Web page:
The other day Lance Berkman said that Bud Selig “extorted” Jim Crane into moving the Astros to the American League. It was kind of surprising to hear Berkman using such charged language. He seems more like a “gosh, that’d be swell” kind of guy, not the sort of guy who ruffles feathers like that.
Well, he must have thought about it a bit and agrees, because he had a conversation with Selig yesterday and apologized:
“It was a good conversation,” Berkman said Thursday night. “I basically apologized for using the word ‘extortion.’ I had a chance to tell him where I was coming from and he had a chance to explain where he was coming from” … The loquacious Berkman and Selig exchanged views for about 10 minutes. Berkman said the conversation ended amicably after he sensed the commissioner was “a little disappointed and maybe a little hurt” over his usage of a word suggesting a felony.
Why do I get the impression that the “exchange of views” was about 98% Selig explaining to Berkman how the world works and 2% of Berkman saying “yes sir, sorry sir”?
The Yankees’ offense finally woke up, scoring eight runs in Game 3 of the ALCS on Monday night while the pitching kept the Astros’ offense at bay. That came after scoring a total of two runs against Astros pitching in the first two games. For a recap of the Yankees’ scoring in Game 3, click here.
CC Sabathia wasn’t dominant, but he executed pitches when he needed to most, preventing the Astros from capitalizing on their opportunities. Overall, he gave up three hits and four walks while striking out five on 99 pitches. He’s the first pitcher, age 37 or older, to throw six shutout innings in the postseason since Pedro Martinez for the Phillies against the Dodgers in Game 2 of the 2009 NLCS. Monday’s start also marked Sabathia’s first career scoreless outing in the postseason — it was his 22nd postseason appearance.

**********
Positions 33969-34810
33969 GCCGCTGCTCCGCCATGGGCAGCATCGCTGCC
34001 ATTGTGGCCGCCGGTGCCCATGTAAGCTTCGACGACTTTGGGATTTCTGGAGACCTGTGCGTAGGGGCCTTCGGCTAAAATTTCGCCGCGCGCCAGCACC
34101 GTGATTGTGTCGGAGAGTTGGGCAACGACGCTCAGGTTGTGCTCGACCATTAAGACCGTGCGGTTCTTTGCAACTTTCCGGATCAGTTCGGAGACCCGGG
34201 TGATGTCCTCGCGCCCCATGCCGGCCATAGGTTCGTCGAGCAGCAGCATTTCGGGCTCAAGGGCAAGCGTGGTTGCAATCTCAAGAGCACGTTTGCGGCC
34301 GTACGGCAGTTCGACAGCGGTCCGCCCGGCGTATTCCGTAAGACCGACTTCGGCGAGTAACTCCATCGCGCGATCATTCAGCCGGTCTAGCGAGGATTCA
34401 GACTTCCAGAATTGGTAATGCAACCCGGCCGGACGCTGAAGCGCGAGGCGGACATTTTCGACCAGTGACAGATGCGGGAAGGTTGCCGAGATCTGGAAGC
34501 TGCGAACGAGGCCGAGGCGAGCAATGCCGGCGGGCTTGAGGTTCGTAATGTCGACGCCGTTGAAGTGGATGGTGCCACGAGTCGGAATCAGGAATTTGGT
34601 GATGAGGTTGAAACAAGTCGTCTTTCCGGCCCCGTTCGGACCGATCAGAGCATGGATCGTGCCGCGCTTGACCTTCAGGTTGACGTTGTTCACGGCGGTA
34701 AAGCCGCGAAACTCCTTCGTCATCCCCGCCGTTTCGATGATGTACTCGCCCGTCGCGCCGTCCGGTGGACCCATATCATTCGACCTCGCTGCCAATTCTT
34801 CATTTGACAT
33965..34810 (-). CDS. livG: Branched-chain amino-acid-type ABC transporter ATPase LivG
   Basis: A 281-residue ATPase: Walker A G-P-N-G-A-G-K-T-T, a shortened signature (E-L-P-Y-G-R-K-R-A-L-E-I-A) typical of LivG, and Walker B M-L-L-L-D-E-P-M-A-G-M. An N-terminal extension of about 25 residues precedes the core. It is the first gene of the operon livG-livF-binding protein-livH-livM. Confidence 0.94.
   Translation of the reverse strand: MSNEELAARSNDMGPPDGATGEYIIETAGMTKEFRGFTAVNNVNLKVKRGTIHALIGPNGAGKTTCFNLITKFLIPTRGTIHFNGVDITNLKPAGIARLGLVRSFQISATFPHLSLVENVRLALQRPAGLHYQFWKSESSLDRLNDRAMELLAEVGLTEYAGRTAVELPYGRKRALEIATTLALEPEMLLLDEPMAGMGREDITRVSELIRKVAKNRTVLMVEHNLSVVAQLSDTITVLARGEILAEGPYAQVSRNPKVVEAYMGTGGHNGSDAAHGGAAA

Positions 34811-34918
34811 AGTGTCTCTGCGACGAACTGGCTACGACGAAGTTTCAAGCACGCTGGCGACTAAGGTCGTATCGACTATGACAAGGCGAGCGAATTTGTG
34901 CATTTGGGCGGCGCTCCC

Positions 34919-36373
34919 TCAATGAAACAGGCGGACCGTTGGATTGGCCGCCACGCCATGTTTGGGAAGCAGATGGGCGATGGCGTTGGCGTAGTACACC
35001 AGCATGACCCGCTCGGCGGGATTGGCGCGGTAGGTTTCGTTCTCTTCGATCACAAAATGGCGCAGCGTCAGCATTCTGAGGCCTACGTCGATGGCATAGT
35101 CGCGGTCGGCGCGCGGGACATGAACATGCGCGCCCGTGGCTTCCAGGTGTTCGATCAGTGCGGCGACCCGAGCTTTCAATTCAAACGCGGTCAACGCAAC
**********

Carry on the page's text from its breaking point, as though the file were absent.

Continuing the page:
Astros starter Charlie Morton couldn’t escape the fourth inning, when he allowed a run and loaded the bases before departing. Will Harris allowed all three inherited runners to score on Aaron Judge‘s three-run home run to left field. Morton was ultimately charged with seven runs on six hits, two walks, and a hit batsman with three strikeouts in 3 2/3 innings.
The Yankees’ bullpen held the fort after the sixth. Adam Warren worked a scoreless seventh. Warren returned in the eighth and retired the side in order, despite yielding a pair of well-struck balls to deep center field.
In the ninth, Dellin Betances walked both hitters he faced to start the frame. Unsurprisingly, manager Joe Girardi had a short leash and brought in Tommy Kahnle. Kahnle gave up a single to Cameron Maybin then struck out George Springer, but walked Alex Bregman to force in a run. Kahnle got Jose Altuve to ground into a 4-3 double play to end the game in an 8-1 victory, giving the Yankees their first win of the series.
The ALCS continues on Tuesday at 5 PM ET. The Astros will start Lance McCullers and the Yankees will send Sonny Gray to the hill.